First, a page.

Arts / Galleries

African-American Art Finally Gets Its Financial Due — and a Houston College Museum’s On the Cutting Edge of the Trend

BY // 03.03.16

The field of African-American art is hot. A once overlooked art historical niche, black painters, sculptors and photographers of the past century are the last great undervalued area within American art, and both collectors and institutions are racing to catch up. Enter this month’s show at The University Museum at Texas Southern University, “Collector’s Legacy: Selections from the Sandra and Lloyd Baccus Collection.”

The exhibition travels to Houston from the University of Maryland David C. Driskell Center, a leading think tank for the study and exhibition of works by black artists in America. The nearly 70 works on view include titans of the field such as Romare Bearden and Jacob Lawrence, as well as Houston’s own Dr. John Biggers and iconic portrait lensman James Van Der Zee. The lyrical power of the influential Charles Alston and fellow Harlem Renaissance artist Loïs Mailou Jones is presented alongside today’s contemporary masters, including Betye SaarRadcliffe Bailey and Faith Ringgold.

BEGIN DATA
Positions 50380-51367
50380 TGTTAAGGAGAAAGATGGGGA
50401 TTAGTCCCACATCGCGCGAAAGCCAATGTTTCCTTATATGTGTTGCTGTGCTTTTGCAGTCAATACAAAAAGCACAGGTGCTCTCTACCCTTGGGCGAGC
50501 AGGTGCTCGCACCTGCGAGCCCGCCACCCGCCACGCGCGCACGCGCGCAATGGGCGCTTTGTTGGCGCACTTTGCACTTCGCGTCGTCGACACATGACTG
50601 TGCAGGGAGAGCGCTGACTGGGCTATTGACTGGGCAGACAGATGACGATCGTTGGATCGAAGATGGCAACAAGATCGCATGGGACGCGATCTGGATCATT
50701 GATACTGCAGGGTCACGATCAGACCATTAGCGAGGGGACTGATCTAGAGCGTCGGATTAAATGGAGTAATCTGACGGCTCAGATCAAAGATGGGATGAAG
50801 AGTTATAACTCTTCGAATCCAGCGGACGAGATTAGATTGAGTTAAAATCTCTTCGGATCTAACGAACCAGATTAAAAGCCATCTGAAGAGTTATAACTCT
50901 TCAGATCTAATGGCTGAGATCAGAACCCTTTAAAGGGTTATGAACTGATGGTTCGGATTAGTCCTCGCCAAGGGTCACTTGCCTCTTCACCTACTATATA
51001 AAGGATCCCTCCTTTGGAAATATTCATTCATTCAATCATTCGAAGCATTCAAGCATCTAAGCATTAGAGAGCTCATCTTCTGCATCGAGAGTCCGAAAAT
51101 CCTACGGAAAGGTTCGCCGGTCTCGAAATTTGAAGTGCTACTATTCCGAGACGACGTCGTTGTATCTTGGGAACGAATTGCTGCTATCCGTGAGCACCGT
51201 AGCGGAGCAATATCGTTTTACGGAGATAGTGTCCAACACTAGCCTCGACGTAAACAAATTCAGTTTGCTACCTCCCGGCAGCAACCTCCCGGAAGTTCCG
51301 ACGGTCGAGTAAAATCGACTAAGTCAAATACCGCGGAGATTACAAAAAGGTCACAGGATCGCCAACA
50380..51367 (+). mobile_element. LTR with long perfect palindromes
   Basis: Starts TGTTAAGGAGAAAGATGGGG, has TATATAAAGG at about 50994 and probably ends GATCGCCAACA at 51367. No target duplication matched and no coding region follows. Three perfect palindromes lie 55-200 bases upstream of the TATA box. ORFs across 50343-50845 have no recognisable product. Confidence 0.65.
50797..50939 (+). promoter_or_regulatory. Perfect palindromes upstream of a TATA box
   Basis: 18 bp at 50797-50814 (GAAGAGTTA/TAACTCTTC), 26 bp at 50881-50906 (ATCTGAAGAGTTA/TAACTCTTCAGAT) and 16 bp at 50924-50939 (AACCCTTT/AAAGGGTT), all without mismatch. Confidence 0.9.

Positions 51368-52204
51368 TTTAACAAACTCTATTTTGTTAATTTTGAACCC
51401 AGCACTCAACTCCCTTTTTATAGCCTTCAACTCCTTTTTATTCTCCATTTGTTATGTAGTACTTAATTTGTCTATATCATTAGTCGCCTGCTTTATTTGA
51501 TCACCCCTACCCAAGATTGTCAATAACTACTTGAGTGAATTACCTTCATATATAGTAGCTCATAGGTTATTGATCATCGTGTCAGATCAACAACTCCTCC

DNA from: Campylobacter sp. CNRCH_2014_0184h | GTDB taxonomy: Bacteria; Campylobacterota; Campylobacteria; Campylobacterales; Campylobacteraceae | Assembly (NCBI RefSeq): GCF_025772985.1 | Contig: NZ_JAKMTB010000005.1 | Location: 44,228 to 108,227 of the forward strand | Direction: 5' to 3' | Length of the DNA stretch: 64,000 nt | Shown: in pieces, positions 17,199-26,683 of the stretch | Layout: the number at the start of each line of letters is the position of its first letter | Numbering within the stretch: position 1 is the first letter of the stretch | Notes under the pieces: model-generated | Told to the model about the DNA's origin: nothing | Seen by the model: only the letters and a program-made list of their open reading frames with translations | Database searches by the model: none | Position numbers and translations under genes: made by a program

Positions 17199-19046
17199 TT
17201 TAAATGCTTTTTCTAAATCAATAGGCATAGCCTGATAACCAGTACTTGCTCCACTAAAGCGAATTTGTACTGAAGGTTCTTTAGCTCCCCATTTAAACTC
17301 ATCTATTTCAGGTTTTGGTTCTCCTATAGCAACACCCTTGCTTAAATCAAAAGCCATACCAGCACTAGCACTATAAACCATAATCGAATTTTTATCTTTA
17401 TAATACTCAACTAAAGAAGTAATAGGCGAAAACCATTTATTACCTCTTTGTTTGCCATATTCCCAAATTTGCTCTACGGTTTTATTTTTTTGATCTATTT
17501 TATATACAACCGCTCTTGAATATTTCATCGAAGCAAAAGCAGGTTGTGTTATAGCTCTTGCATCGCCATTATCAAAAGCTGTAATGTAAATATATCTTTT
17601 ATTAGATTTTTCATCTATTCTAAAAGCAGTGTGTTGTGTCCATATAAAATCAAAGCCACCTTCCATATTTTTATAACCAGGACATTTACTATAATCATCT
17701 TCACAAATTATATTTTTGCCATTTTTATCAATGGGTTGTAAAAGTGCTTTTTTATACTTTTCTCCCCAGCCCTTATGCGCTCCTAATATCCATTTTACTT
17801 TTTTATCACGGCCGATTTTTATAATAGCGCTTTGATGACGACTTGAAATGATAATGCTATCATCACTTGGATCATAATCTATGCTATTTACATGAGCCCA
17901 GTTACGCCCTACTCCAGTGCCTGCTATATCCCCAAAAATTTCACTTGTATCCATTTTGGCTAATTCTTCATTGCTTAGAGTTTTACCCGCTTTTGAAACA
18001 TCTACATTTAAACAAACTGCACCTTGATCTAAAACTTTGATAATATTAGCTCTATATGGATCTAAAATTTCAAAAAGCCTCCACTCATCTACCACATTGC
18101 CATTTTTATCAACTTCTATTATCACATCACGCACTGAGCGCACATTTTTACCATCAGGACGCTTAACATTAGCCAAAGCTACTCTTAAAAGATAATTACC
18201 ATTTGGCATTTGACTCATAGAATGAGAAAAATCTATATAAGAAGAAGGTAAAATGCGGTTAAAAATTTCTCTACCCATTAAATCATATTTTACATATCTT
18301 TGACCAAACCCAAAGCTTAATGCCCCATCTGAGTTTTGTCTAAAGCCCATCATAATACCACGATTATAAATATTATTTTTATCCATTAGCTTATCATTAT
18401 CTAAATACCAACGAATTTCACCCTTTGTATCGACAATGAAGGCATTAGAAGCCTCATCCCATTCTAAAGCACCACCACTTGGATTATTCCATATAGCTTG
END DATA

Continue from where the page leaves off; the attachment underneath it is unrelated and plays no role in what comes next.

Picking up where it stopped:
University of Maryland professor emeritus David C. Driskell — artist, scholar, collector and the center’s namesake — does curatorial honors. The late Sandra and Lloyd Baccus established a successful medical business in Atlanta, where they were collectors, community leaders and patrons of TSU’s University Museum. Mrs. Baccus grew up in Austin, the daughter of famed philanthropist and Civil Rights activist Ada Collins Anderson.

The couple bequeathed their significant $2.4 million cache of African-American art to the Driskell upon Mrs. Baccus’ passing in 2012, so it seems fitting that it touch down at the University Museum this spring.

March 11 – April 24, at The University Museum at Texas Southern University, umusetsu.org.

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